The Director of Greenpeace in Spain, Juan López de Uralde, was finally freed yesterday from the Copenhague prison where he and three other members of the organization were being held after they were arrested when they managed to enter the banquet hall and brandish protest banners during a dinner hosted by the Queen of Denmark during the celebration of the Copenhagen Climate Summit in December. The activists had been refused bail by the Danish authorities and have spent Christmas and New Years behind bars with no access to media or lawyers, in “preventive custody”. According to Danish law, charges would have had to been made today in order to extend their imprisonment as 21 days is the limit of preventive custody.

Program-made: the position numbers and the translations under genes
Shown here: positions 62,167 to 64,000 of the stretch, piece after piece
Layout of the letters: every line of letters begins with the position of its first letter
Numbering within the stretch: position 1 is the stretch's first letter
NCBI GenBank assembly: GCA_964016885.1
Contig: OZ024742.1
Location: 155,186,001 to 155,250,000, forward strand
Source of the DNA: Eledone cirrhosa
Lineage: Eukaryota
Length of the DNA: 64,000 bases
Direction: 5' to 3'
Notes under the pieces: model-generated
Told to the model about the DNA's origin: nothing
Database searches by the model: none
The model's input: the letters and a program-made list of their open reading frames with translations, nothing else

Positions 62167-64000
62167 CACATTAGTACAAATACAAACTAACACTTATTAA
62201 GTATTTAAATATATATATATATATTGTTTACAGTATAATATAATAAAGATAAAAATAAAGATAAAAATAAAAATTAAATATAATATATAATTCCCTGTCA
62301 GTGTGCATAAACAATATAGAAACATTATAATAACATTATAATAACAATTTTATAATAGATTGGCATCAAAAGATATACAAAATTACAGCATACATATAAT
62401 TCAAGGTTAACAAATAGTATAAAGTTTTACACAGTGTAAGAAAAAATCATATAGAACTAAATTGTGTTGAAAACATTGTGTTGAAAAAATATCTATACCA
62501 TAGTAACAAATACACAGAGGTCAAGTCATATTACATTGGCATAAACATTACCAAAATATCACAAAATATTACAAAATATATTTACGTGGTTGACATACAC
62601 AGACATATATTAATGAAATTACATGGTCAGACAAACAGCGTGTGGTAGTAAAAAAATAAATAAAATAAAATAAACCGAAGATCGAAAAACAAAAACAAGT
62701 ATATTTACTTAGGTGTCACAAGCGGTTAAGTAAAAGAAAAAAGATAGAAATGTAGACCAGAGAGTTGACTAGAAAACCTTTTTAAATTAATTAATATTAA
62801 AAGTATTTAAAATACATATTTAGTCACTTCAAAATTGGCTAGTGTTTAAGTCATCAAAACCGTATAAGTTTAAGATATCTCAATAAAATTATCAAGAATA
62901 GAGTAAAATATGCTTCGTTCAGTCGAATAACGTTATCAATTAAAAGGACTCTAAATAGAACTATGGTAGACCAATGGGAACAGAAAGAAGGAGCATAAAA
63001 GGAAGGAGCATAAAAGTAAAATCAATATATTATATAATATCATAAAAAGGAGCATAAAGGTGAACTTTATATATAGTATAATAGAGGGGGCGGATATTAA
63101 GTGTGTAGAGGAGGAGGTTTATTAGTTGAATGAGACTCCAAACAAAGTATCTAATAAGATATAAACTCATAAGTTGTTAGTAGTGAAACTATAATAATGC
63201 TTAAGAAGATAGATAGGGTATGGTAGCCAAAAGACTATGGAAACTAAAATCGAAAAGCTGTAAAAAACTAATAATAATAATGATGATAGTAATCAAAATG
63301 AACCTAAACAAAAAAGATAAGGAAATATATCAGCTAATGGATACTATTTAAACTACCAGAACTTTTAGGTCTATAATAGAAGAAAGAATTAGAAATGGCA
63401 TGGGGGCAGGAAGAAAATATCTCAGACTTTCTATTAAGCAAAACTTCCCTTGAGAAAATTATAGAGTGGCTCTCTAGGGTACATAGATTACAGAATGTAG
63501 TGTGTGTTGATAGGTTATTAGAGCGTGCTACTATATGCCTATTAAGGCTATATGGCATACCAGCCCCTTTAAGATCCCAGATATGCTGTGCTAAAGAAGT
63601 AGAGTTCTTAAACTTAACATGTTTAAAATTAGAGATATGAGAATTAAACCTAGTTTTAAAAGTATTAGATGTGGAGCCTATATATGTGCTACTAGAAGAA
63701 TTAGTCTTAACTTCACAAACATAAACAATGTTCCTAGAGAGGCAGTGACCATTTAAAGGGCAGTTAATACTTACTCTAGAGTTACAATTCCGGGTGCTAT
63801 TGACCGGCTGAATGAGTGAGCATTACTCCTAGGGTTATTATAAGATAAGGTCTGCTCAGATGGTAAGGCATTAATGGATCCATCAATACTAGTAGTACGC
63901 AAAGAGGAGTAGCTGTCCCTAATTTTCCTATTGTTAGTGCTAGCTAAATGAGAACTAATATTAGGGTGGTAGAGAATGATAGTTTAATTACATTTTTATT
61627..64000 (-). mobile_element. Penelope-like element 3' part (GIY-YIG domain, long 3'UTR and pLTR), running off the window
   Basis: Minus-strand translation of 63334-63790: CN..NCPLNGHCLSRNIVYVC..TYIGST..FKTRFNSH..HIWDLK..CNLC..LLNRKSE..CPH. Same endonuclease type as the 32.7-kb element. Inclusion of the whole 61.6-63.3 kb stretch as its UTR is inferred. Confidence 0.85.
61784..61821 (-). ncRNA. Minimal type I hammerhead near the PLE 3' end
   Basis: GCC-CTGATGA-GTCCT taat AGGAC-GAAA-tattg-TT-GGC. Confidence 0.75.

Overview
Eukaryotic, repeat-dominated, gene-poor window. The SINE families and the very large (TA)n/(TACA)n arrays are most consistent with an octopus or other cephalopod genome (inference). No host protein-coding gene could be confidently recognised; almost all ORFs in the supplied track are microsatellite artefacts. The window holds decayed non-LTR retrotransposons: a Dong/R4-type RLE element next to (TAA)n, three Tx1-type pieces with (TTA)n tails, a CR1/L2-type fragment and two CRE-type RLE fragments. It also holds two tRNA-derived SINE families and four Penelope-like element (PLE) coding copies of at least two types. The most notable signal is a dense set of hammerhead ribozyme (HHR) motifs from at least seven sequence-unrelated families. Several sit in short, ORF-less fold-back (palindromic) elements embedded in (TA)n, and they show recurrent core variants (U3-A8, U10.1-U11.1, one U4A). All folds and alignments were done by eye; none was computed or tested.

During their 20 days of confinement the prisoners were not allowed to receive visitors. Several demostrations have been held both in Spain and in Copenhagen over the past three weeks in protest to the decision made by the Danish authorities to refuse to release them on bail.
On his release yesterder, Lopez de Uralde said that their protest had been peaceful, and put what he called the “excessive” response of the Danish authorities down to the fact that Danish security forces had been shamed since the Greenpeace activisits had found it so easy to get past security and enter what was the Summit’s most high-profile social event, hosted by Denmark’s Head of State and attended by many world leaders.
Lopez thanked supporters for the protests and said that if it hadn’t been for the constant pressure put on the Danish authorities, he and his colleagues would have been “left to rot inside”. A small group of thirty Greenpeace members and relatives greeted the four activists with applause at the gates of the prison yesterday.